The Man Who Cried

 
Laura Clifford 
Robin Clifford 
In 1927, a doting father (Oleg Yankovsky, "Mute Witness") seemingly lives an idyllic life with his young daughter (Claudia Lander-Duke) in rural Russia. Convinced by a visiting relative to try his luck in America, he ruefully leaves the tiny girl with his mother (Hana Maria Pravda).  As their shtetl is being burned to the ground, Grandmother gives her to escaping strangers, along with some gold coins and a photograph of her father.  After a horrific journey, she's named Suzie by an English port official (Clifford Barry), discovered to have a singing voice, and eventually lands in Paris (grown up, played by Christina Ricci), but her goal remains America in "The Man Who Cried."

Laura:
Written and directed by Sally Potter ("Orlando, "The Tango Lesson), "The Man Who Cried" is an odd amalgamation of film making - good performances amidst lackluster and over the top, on location filming mixed with obviously artificial set pieces, and a weirdly titled tale that, while nothing new, somehow remains engaging.  It's a survivor story set against a historical background writ from the movie screen.

Suzie, presumed a Brit, gets a job in a cabaret and meets Lola (Cate Blanchett), a fellow Russian out to land a wealthy man.  He arrives in the person of Dante (John Turturro), an egotistical Italian opera singer in the stage company of Felix Perlman (Harry Dean Stanton).  Lola gets herself and Suzie jobs in its chorus and soon she's keeping company with Dante, (who's most interested to learn Suzie's secret when he spies her father's picture).  Suzie gravitates towards Cesar (Johnny Depp), a gypsy of few words who rides a white stallion onto the stage every night as part of the show (much to Dante's chagrin).  The gypsy way of life reminds Suzie of her Jewish heritage and Cesar presents an alternative to the quest for her father. But the lines are clearly drawn for these four characters with the onset of WWII and the Nazi occupation of Paris.  (Their fate is economically summed up with a crane shot of a vaguely Nazi-ish prop looming over Dante and Suzie, faced off on the stage below.)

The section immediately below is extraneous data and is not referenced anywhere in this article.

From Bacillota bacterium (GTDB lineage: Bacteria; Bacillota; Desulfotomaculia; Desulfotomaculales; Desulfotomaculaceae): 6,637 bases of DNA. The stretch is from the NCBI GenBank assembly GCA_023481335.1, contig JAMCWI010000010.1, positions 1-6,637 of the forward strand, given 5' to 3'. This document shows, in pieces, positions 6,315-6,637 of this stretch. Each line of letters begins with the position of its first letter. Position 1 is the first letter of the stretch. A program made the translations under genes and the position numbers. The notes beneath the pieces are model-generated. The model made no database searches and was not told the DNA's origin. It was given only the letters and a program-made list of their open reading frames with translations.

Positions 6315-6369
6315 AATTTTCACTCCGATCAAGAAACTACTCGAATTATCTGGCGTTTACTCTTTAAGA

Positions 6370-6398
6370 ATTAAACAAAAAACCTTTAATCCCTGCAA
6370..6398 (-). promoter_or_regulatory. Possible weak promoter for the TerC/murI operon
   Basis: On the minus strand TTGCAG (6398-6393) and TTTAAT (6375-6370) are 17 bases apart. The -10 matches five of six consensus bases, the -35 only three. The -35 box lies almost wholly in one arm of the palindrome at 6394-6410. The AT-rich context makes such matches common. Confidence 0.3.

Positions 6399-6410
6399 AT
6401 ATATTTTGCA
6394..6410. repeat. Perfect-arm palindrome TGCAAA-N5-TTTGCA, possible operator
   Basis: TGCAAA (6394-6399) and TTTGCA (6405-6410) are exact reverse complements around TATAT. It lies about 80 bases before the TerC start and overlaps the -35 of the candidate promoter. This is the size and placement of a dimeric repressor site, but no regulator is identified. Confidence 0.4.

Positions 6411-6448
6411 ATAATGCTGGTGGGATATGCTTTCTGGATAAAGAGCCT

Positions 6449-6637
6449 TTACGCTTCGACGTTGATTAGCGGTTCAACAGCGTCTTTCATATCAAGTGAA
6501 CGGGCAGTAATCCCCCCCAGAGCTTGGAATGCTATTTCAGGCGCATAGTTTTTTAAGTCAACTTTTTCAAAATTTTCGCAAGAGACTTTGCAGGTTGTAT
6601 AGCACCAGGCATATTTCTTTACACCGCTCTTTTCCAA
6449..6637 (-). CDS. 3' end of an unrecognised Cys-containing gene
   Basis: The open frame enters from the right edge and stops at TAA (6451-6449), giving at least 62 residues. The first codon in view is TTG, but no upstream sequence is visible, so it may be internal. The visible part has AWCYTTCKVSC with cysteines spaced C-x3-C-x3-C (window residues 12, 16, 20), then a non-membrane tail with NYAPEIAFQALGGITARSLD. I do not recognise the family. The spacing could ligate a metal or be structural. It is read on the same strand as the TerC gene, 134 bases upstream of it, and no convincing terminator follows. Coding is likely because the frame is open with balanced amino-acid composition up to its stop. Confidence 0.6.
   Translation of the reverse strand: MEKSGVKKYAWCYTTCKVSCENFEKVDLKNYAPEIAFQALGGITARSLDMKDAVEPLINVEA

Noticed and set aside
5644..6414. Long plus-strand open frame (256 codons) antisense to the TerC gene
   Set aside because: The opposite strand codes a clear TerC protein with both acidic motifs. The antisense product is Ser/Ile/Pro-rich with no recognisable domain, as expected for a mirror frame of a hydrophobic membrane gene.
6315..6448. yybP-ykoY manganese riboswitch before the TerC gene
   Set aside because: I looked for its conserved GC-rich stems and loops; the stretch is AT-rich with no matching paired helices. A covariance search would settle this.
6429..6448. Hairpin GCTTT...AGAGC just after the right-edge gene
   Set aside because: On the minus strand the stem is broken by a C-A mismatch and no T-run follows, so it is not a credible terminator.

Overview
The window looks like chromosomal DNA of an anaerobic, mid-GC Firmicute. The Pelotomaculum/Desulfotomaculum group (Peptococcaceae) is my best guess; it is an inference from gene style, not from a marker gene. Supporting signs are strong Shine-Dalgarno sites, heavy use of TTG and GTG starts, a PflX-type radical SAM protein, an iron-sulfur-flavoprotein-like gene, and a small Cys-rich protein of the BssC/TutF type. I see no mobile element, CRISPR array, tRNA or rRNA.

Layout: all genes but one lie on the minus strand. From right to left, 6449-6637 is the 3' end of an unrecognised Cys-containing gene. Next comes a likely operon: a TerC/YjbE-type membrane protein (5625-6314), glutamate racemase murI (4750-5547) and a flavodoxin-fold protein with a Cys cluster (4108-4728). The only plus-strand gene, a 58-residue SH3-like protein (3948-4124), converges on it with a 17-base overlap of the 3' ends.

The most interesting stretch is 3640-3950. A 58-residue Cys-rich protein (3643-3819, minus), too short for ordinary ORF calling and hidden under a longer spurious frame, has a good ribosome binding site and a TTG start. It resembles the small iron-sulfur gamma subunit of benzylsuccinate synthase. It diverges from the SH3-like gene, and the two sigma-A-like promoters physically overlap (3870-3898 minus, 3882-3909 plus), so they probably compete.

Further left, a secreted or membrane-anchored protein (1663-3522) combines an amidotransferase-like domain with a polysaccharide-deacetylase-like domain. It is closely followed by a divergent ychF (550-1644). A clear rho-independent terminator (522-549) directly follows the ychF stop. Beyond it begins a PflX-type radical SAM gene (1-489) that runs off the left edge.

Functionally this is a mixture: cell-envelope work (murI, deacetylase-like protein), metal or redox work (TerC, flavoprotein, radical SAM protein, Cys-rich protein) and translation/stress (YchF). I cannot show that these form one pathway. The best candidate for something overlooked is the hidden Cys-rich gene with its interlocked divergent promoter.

Potter opens her film with credits rolling over her heroine (Ricci), fighting for life in a dark ocean (clearly a tank) surrounded by burning debris and water.  Fire and mist continue as leitmotifs throughout the film, although what they symbolize is a mystery (the lack of solid ground afforded Suzie?). The steam rising from a bowl of soup becomes the most predominant (and oddly hypnotic) element of a shot.  Visually, "The Man Who Cried" is often stunning, featuring slow-mo closeups of Suzie, costumed for an ornate outdoor tableau, or Cesar performing stunts on horseback through the nighttime streets of Paris. A shot of young Suzie stubbornly clutching the heavily framed portrait of her father (it's almost as big as she is) while terror reigns around her is haunting.  (Cinematography is by Sacha Vierny, "The Cook, the Thief, His Wife and Her Lover" and "Prospero's Books").

Ricci plays Suzie largely as a passive observer.  This, combined with Ricci's otherworldly appearance, makes for an empathetic portrayal of an intelligent survivor who's not what she appears to be.  A shy smile for Cesar is hard won and takes on more weight.  Blanchett continues to amaze with her ability to transform herself.  Peroxide blonde Lola targets Dante like a heat seeking missile and Blanchett does the heavily accented flirt well.  She also brings urgency and regret to her character when she must face the inevitable.  Depp recycles his role from "Chocolat" as a man of even lesser words.  Potter objectifies him, but Depp gets across the simple points - anger at oppression, love for his family.  Turturro, however, relies on theatrical posing and grandstanding in a two dimensional performance.  Harry Dean Stanton is quietly convincing, lending an air of melancholy to his democratic businessman.  Young Claudia Lander-Duke looks like Ricci and her stoicism meshes well into Ricci's portrayal of the character.

"The Man Who Cried" is an off kilter work from a visual, overtly romantic director.

B-

Robin:
Robin did not see this film.

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